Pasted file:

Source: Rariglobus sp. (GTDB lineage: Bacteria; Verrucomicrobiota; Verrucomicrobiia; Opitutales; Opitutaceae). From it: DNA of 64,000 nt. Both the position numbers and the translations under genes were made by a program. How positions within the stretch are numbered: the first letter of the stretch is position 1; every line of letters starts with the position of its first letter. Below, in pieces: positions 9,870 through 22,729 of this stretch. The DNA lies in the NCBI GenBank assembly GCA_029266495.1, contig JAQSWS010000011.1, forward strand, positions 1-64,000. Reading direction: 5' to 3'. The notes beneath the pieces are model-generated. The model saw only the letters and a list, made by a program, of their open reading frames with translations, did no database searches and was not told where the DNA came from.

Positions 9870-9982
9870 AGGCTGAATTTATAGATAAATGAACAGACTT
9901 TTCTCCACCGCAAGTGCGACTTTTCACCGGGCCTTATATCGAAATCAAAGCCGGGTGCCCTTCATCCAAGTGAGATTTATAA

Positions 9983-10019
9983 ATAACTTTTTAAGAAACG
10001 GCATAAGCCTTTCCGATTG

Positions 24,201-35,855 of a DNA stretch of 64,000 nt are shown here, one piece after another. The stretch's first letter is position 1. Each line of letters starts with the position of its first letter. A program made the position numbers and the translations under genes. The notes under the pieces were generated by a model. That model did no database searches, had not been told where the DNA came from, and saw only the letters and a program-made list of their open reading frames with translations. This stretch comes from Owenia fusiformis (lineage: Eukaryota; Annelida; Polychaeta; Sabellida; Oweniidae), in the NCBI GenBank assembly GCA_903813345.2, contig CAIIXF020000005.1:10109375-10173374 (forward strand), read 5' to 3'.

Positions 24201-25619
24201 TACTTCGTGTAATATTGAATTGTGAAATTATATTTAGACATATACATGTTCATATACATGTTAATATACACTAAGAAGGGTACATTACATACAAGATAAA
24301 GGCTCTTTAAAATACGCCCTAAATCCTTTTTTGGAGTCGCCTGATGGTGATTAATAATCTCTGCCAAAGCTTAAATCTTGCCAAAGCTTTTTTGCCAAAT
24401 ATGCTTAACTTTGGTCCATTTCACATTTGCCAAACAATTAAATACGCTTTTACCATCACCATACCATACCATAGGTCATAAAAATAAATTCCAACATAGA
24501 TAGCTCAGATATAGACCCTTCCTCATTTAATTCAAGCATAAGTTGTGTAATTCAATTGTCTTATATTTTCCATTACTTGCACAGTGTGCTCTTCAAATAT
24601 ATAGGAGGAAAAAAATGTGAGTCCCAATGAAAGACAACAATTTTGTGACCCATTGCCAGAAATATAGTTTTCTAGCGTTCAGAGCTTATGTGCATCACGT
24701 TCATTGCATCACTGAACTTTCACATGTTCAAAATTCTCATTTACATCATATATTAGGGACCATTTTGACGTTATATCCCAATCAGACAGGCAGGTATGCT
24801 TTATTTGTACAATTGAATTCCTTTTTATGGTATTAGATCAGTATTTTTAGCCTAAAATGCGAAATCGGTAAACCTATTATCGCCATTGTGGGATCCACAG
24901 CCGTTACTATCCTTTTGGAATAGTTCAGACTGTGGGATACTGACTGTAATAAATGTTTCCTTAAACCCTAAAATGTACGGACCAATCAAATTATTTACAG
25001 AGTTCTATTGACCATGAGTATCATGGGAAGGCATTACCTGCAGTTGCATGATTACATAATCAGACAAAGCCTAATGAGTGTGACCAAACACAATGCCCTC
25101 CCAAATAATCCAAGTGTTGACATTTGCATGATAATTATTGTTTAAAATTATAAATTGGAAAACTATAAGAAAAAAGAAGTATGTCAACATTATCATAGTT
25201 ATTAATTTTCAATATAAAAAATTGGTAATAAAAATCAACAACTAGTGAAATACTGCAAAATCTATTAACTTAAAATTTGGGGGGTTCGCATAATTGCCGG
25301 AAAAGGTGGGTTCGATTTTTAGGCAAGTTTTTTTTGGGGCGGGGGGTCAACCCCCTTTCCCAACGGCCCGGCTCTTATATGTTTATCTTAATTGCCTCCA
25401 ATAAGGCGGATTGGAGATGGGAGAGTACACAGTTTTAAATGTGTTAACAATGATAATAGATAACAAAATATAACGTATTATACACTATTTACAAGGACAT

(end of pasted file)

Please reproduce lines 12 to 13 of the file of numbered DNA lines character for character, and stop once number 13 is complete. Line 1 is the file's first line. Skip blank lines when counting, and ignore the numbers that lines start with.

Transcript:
24401 ATGCTTAACTTTGGTCCATTTCACATTTGCCAAACAATTAAATACGCTTTTACCATCACCATACCATACCATAGGTCATAAAAATAAATTCCAACATAGA
24501 TAGCTCAGATATAGACCCTTCCTCATTTAATTCAAGCATAAGTTGTGTAATTCAATTGTCTTATATTTTCCATTACTTGCACAGTGTGCTCTTCAAATAT